For the graduates of 2020, the already competitive and ferocious fashion industry has taken a hit due to the pandemic.
We are beginning to see in the press the effects of the coronavirus on the industry as businesses financially cut back in order to stay afloat.
Earlier this month Ted Baker announced that 500 roles across the UK would be cut in an attempt to save £6 million by 2021, resulting in around 200 job losses in its London HQ.
Sportswear giant, Nike, declared they would be “shifting resources” to reinvest into higher prioritised areas, such as digital. They reinforced the fact that job cuts would be made, not to save costs, but to redirect funds back into the company. Nike aims for digital to account for 50% of its business, suggesting fashion jobs aren’t cancelled, just redirected to the world of AI and virtual couture.
Now, we haven’t written this article to scare all of you readers with the dream of working in luxury fashion, rather to help prepare you. In the UK, around half of fashion graduates manage that jump from university to the fashion industry (under usual pre-pandemic circumstances). Fortunately, fashion degrees provide transferable skills, from discipline to creativity, increasing employability across a variety of alternative sectors.
The fashion industry is moving at an extremely rapid pace, and surprisingly enough, brands are still hiring, just not in the areas you may be applying for…
Based on research by The Business of Fashion, the following highlights the roles which fashion brands are looking to fill now… and will continue to fill in the future.
VIRTUAL SHOWROOM DESIGNER
As a result of the global lockdown, jobs which once required lengthy journeys and expensive plane tickets can now be successfully fulfilled virtually.
Fashion buyers have adjusted to using online shopping tools like virtual showrooms, consisting of interactive digitally rendered spaces where shoppers can browse luxury samples online. Companies are beginning to pop up all over the world suppling to the demand of luxurious and innovative virtual showrooms. Exceptional digital design skills are a highly desirable quality in the industry, with the ability to provide buyers with an interactive and slick experience that is in rivalry with the traditional physical showrooms.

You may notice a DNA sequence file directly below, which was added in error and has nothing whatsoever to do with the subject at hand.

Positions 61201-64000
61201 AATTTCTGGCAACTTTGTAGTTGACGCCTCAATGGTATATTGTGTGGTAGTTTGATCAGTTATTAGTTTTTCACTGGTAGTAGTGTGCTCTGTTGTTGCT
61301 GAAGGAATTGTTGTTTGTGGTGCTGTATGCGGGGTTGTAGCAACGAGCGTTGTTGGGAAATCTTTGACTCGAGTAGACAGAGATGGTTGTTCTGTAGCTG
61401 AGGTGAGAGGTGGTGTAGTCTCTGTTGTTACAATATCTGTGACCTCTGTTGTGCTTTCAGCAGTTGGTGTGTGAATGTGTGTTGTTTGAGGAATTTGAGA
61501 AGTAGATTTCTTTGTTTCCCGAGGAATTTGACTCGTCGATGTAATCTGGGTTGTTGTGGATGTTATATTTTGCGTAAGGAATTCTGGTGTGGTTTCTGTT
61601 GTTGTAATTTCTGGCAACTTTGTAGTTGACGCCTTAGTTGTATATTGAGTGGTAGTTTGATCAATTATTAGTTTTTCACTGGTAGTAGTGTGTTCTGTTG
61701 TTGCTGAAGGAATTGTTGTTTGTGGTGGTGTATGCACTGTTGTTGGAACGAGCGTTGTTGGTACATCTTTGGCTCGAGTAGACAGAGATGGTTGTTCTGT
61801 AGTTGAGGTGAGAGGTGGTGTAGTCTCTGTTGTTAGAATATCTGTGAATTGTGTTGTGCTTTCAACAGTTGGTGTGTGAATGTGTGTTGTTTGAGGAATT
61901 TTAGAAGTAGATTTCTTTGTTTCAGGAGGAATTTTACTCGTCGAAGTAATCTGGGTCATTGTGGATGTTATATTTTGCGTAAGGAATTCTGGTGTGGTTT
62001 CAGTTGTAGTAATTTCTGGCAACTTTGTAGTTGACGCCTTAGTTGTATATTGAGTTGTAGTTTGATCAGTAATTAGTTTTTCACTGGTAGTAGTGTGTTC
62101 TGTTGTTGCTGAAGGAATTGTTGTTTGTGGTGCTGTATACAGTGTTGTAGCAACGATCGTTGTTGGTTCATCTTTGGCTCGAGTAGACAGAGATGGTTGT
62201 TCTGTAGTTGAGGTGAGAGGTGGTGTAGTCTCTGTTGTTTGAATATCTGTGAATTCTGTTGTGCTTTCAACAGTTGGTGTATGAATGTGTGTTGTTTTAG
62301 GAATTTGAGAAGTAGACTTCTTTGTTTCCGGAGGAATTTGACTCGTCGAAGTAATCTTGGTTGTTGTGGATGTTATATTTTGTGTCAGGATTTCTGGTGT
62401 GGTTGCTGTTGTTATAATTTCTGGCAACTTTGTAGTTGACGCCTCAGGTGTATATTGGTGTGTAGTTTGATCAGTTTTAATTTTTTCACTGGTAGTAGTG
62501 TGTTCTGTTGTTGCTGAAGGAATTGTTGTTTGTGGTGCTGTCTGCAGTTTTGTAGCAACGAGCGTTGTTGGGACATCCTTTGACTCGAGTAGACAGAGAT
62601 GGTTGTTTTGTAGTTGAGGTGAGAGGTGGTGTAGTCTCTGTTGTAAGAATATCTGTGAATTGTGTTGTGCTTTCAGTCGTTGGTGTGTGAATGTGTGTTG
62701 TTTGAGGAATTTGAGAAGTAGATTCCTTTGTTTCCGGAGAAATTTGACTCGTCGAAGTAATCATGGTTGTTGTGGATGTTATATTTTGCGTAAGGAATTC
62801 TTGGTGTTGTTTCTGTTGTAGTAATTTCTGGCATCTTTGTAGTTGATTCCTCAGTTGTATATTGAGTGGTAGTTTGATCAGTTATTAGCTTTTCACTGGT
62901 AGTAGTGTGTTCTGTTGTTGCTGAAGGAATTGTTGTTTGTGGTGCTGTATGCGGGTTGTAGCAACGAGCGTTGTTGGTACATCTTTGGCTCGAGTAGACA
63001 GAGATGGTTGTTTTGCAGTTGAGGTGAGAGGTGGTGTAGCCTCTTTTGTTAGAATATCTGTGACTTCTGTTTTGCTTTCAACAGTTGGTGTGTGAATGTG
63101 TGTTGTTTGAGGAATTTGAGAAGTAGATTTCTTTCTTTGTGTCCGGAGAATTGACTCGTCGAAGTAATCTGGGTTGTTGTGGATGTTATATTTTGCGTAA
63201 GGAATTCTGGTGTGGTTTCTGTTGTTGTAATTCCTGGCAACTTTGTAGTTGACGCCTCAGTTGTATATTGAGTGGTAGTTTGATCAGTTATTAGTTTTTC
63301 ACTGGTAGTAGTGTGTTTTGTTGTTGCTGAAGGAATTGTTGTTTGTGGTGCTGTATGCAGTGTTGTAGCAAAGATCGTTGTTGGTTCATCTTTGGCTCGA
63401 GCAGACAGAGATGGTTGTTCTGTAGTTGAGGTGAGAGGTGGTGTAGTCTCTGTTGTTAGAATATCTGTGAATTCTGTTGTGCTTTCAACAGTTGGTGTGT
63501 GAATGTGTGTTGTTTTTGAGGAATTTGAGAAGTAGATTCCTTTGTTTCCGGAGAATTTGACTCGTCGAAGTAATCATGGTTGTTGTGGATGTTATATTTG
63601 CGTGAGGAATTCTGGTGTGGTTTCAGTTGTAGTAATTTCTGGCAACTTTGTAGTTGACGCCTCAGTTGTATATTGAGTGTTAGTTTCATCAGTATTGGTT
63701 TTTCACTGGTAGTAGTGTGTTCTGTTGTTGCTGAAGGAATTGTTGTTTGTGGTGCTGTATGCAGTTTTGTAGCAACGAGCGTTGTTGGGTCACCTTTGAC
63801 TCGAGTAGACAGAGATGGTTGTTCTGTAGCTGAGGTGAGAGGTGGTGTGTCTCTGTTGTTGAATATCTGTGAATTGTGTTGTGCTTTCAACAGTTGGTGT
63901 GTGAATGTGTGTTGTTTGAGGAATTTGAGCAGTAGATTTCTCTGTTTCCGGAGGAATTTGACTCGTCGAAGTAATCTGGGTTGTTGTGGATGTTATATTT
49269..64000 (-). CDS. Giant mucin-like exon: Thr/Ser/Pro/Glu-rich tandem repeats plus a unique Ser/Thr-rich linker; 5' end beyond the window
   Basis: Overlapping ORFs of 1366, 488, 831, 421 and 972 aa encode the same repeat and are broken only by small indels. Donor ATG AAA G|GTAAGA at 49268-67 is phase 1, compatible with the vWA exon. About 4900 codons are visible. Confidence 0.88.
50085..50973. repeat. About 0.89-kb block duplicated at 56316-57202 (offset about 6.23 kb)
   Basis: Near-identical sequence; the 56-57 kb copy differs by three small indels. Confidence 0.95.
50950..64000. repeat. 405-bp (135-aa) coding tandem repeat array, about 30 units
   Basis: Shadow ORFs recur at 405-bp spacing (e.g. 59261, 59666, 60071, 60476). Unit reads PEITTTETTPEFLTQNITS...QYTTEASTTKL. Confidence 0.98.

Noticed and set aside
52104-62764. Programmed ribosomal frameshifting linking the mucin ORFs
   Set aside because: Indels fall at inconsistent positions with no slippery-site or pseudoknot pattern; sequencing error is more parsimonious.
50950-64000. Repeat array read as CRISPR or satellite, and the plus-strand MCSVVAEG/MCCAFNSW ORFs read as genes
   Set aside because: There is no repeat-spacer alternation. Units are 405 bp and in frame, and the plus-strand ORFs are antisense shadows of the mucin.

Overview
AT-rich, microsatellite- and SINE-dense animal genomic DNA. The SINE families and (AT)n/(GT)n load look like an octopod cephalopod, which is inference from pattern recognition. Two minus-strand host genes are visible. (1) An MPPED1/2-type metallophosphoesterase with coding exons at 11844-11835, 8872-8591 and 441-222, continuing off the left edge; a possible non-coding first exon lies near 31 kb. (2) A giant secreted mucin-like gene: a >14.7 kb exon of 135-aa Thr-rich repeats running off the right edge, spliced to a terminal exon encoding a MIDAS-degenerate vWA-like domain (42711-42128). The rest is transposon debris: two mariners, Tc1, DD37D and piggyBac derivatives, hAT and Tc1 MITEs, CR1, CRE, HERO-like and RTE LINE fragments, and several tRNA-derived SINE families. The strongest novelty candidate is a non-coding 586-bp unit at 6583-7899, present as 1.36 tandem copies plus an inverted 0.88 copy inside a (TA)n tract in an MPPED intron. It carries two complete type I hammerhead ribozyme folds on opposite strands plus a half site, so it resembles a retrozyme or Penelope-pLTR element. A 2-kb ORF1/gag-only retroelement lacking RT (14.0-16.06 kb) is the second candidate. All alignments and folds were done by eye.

As much as we love price reductions as consumers, from a brand’s point of view, it is a serious way of minimising profits. The pandemic meant fashion brands were left with colossal amounts of unsold stock when stores went into lockdown. When stores reopened, trends and seasons had changed, causing brands to cut prices in order to make way for new collections which were already on their way. Industry leaders are beginning to reconsider how products are designed, planned, manufactured and sold.
With inventory management, traditionally retailers based their stock decisions on pre-planned budgets and trend forecasts. However recent circumstances have highlighted the flaws in this out-dated strategy. In its place, automated inventory management services will be introduced which coordinate stock using data driven models that will predict demand with higher accuracy.
Strong analytical skills and the power of interpreting and managing metrics will be crucial to preventing overstock of this level from occurring in the future. A role in automated inventory management will require employees to have high organisation skills and an understanding of the relationship between stock management and external variances such as localisation, cultural and demographic differences as well as trend forecasts.